Original Article

Heredity (2016) 117, 301–306; doi:10.1038/hdy.2016.48; published online 13 July 2016

Diet adaptation in dog reflects spread of prehistoric agriculture

M Arendt1, K M Cairns2, J W O Ballard2, P Savolainen3 and E Axelsson1

  1. 1Science for Life Laboratory, Department of Medical Biochemistry and Microbiology, Uppsala University, Uppsala, Sweden
  2. 2School of Biotechnology and Biomolecular Sciences, Faculty of Science, University of New South Wales, Sydney, NSW, Australia
  3. 3Science for Life Laboratory, School of Biotechnology, Royal Institute of Technology (KTH), Solna, Sweden

Correspondence: Dr E Axelsson or Dr M Arendt, Science for Life Laboratory, Department of Medical Biochemistry and Microbiology, Uppsala University, Husargatan 3, 75123 Uppsala, Sweden. E-mail: erik.axelsson@imbim.uu.se or maja-louise.arendt@imbim.uu.se

Received 16 February 2016; Revised 19 May 2016; Accepted 23 May 2016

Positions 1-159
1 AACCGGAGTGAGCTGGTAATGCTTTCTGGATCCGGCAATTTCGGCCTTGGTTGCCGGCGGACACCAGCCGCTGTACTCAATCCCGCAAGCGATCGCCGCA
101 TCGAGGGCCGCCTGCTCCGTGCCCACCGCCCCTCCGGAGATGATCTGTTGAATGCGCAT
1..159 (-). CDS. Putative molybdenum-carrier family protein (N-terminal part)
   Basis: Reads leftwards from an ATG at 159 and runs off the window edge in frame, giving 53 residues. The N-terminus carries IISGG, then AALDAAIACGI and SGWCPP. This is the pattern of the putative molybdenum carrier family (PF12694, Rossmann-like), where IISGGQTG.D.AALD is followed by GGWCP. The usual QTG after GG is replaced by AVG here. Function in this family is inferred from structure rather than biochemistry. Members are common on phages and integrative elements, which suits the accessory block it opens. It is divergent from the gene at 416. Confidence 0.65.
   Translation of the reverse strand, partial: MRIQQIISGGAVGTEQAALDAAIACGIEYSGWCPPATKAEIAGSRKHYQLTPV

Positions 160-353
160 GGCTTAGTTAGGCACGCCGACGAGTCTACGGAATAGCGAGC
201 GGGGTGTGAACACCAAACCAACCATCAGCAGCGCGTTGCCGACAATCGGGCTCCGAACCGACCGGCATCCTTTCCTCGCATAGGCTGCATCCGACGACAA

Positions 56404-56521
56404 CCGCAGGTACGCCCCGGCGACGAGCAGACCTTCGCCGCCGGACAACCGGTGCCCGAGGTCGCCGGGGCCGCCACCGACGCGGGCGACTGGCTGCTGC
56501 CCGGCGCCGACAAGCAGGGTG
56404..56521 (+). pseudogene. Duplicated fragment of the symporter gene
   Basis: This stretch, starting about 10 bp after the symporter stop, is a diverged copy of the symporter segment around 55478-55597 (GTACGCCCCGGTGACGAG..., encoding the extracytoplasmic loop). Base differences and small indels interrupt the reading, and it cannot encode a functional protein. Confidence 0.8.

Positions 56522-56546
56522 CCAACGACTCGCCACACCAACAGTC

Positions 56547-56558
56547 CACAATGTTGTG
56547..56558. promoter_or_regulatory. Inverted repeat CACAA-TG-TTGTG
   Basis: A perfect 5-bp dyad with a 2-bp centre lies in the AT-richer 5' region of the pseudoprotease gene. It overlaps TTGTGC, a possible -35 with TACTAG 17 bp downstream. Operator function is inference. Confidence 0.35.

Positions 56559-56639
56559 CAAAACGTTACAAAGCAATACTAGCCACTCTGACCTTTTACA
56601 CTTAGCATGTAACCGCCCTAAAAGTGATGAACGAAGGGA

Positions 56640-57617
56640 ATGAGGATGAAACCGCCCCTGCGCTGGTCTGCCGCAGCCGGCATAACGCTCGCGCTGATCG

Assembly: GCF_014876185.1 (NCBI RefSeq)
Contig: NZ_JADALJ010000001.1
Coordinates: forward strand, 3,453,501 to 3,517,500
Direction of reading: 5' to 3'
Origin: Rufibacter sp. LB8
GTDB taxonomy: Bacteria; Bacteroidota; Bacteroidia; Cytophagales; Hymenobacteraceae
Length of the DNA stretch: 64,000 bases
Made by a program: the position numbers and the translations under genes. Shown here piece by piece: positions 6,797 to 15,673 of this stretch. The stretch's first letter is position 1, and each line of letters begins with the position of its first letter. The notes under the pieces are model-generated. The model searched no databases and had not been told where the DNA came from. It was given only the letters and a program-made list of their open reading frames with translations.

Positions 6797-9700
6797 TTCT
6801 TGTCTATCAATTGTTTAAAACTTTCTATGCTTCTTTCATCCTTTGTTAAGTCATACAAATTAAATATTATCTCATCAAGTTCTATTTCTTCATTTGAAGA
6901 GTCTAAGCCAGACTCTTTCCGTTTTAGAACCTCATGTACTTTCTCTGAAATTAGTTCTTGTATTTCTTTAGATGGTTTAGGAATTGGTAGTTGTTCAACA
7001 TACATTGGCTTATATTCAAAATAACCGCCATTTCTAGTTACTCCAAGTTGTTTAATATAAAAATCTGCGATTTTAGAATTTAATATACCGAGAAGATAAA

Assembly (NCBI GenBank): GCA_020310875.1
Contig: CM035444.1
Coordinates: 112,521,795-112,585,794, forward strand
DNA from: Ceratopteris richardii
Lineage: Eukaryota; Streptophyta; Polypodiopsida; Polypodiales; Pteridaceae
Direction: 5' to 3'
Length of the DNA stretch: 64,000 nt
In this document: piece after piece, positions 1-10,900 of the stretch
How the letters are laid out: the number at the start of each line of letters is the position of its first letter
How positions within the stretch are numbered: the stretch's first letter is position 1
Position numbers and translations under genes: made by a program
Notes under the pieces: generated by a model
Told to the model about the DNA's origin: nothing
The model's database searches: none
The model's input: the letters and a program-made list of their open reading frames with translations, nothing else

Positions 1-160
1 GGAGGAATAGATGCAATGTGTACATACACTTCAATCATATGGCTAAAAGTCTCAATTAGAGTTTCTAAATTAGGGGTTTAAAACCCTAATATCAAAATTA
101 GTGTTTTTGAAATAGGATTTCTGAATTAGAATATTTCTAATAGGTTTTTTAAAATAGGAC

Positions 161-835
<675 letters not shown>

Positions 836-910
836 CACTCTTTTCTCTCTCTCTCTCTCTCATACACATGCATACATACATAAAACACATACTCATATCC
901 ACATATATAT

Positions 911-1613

Advance online publication 13 July 2016



Adaptations allowing dogs to thrive on a diet rich in starch, including a significant AMY2B copy number gain, constituted a crucial step in the evolution of the dog from the wolf. It is however not clear whether this change was associated with the initial domestication, or represents a secondary shift related to the subsequent development of agriculture. Previous efforts to study this process were based on geographically limited data sets and low-resolution methods, and it is therefore not known to what extent the diet adaptations are universal among dogs and whether there are regional differences associated with alternative human subsistence strategies. Here we use droplet PCR to investigate worldwide AMY2B copy number diversity among indigenous as well as breed dogs and wolves to elucidate how a change in dog diet was associated with the domestication process and subsequent shifts in human subsistence. We find that AMY2B copy numbers are bimodally distributed with high copy numbers (median 2nAMY2B=11) in a majority of dogs but no, or few, duplications (median 2nAMY2B=3) in a small group of dogs originating mostly in Australia and the Arctic. We show that this pattern correlates geographically to the spread of prehistoric agriculture and conclude that the diet change may not have been associated with initial domestication but rather the subsequent development and spread of agriculture to most, but not all regions of the globe.